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  • About
  • The Global ETD Search service is a free service for researchers to find electronic theses and dissertations. This service is provided by the Networked Digital Library of Theses and Dissertations.
    Our metadata is collected from universities around the world. If you manage a university/consortium/country archive and want to be added, details can be found on the NDLTD website.

A rhetoric of transformation : the emergence of community literacy within composition studies

Vega-Peters, Susan T. 12 June 1996 (has links)
Within literacy and composition studies, writing, as a social act, is believed by many to have the potential to effect change in and transform situations of injustice. Community literacy, as an emergent practice within composition studies, embraces and stretches this notion of linking literacy to social change. Community literacy also embraces and stretches the notion of the dynamic relationship between theory and practice. This thesis focuses on the project of possibility that community literacy presents, as it attempts to transform situations of injustice through literate acts and as it attempts to transform the current field of composition studies. In this thesis, I have attempted to look broadly at the way the theories and practices of community literacy and composition studies mutually impact and refine each other so as to provide a richer sense of what is involved in both this particular literacy project and in its emergent place within this academic field. In Chapter 1, I explore the conversation that community literacy has recently entered among current theories and developing practices of literacy and composition. In Chapter 2, I examine how, because it is grounded in certain--sometimes conflicting--theories, advocates of community literacy are acting as negotiators among these diverse theories, pushing at the boundaries of the existing conversation in composition studies to potentially create--or open up the space for--new understandings of composition and the teaching of writing. / Graduation date: 1997

Everyday intensities: rhetorical theory, composition studies, and the affective field of culture

Edbauer, Jennifer Hope 28 August 2008 (has links)
Not available / text

Beyond the binaries to self-fashioning: identity as the rhetoric of social style

Greene, Carlnita Peterson 28 August 2008 (has links)
Not available / text

Errors and judgments : a sociolinguistic study of freshman composition

Horvath, Veronika January 1996 (has links)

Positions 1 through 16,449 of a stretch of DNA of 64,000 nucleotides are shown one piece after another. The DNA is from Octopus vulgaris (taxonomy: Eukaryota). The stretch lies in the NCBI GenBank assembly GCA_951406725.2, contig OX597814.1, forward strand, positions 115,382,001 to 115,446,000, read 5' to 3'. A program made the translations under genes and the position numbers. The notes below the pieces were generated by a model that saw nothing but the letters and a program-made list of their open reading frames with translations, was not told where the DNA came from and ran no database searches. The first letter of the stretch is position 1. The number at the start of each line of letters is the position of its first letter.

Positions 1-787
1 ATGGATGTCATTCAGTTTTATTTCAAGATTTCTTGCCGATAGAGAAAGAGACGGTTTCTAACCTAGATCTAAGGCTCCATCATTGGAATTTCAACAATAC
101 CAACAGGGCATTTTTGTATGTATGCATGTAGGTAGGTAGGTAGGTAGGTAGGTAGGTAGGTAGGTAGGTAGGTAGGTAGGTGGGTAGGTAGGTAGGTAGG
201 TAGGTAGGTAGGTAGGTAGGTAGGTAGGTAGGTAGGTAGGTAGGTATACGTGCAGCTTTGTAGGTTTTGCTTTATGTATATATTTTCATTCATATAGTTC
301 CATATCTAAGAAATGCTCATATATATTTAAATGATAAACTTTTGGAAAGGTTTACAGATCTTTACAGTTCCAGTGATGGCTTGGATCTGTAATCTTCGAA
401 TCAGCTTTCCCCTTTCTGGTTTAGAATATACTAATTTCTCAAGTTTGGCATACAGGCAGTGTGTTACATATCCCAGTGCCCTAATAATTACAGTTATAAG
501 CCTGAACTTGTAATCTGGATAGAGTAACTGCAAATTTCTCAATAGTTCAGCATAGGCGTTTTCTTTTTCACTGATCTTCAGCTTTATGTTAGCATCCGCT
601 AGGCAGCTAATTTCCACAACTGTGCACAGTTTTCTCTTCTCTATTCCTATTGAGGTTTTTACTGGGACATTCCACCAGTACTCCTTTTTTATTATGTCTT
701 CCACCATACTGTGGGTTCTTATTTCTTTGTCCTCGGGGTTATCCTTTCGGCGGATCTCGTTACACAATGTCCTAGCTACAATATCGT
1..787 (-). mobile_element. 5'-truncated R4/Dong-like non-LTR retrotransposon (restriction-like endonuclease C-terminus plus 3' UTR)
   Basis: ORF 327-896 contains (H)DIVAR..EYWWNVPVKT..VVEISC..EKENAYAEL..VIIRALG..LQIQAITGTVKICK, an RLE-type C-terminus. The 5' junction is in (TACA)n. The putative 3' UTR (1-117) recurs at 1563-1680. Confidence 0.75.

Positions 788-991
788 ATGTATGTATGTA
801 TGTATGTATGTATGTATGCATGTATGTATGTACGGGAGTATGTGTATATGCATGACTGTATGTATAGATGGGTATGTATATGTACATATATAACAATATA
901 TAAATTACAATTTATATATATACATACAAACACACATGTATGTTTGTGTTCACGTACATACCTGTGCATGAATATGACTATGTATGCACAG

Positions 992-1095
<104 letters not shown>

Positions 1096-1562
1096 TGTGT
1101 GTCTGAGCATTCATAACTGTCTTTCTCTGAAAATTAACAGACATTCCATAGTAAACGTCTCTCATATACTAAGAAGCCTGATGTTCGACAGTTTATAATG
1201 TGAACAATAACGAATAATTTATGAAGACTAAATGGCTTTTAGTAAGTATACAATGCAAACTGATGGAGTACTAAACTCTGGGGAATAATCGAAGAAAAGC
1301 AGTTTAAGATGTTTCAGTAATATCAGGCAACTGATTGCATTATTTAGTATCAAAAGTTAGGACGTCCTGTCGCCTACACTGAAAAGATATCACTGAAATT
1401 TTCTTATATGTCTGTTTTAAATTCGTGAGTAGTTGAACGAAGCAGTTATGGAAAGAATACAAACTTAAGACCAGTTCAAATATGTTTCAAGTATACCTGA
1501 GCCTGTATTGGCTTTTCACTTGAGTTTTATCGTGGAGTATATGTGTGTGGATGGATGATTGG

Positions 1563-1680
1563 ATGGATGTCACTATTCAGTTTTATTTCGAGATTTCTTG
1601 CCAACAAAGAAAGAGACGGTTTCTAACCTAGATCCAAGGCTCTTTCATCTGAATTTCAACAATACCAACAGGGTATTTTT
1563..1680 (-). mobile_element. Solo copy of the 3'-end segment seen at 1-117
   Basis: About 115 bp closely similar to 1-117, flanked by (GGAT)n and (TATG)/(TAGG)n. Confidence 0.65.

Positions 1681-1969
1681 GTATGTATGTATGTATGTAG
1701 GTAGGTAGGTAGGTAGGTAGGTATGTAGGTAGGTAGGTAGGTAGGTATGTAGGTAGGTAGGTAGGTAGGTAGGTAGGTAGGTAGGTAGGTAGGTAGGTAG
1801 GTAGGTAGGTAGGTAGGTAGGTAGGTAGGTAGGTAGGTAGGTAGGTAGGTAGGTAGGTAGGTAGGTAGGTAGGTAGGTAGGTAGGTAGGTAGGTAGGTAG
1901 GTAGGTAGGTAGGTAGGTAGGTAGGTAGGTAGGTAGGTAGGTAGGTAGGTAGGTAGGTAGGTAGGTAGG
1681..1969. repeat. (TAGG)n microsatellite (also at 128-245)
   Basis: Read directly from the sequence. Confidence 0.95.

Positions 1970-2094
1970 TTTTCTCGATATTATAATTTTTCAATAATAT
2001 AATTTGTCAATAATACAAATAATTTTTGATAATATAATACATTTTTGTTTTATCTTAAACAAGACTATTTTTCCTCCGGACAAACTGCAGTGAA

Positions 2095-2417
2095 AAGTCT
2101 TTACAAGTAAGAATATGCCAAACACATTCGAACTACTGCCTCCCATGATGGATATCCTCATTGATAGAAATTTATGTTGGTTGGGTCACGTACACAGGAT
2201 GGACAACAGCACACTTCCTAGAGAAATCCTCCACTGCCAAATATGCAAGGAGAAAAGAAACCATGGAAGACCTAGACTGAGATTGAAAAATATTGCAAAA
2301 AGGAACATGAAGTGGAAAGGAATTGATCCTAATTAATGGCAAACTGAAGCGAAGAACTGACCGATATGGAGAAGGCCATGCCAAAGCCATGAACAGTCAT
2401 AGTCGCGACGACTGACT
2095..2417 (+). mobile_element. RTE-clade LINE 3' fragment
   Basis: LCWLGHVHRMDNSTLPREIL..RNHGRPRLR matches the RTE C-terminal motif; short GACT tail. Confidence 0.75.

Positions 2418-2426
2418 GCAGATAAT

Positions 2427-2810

This study attempts to discover and describe patterns of variation in college students' overt attitudes toward a limited set of grammatical and lexical variables, the shibboleths of edited written American English usage. The basic instrument used in the study is a 115 item multiple choice questionnaire prepared by the researcher. Fifteen questions were designed to assess the respondents' social, economic, and demographic backgrounds, whereas the major part of the questionnaire elicited judgments about one hundred English sentences offering the choice between the attributes "good," "bad," and "I can't decide." This questionnaire was administered to 172 students in nine freshman composition classes during the spring semester of 1994 at Ball State University. The study sought to discover and describe systematic relationships between the answers to the first set of questions (extralinguistic data) and the second set of questions (linguistic data) by using various analytical methods and statistical techniques, such as correlation coefficients, chi-square tests, and multidimensional scaling.It was hypothesized that variation in subjects' overt judgments about linguistic variables would parallel the findings of numerous sociolinguistic studies about variation in linguistic production, and hence would pattern along the social and demographic characteristics of the subjects. However, although this study found considerable variation in the freshman students' judgments about the usage shibboleths, it did not find social or demographic correlates to the respondents' judgments.By investigating the nature of the variation in freshman composition students' notions about linguistic correctness, this study attempted to answer questions which have not been asked by traditional usage studies, sociolinguistics, or composition research. Moreover, this study has added support for linguists' claims that the traditional "mistakes" in usage handbooks have almost no empirical basis, even if they remain the favorites of most handbook authors and English teachers. / Department of English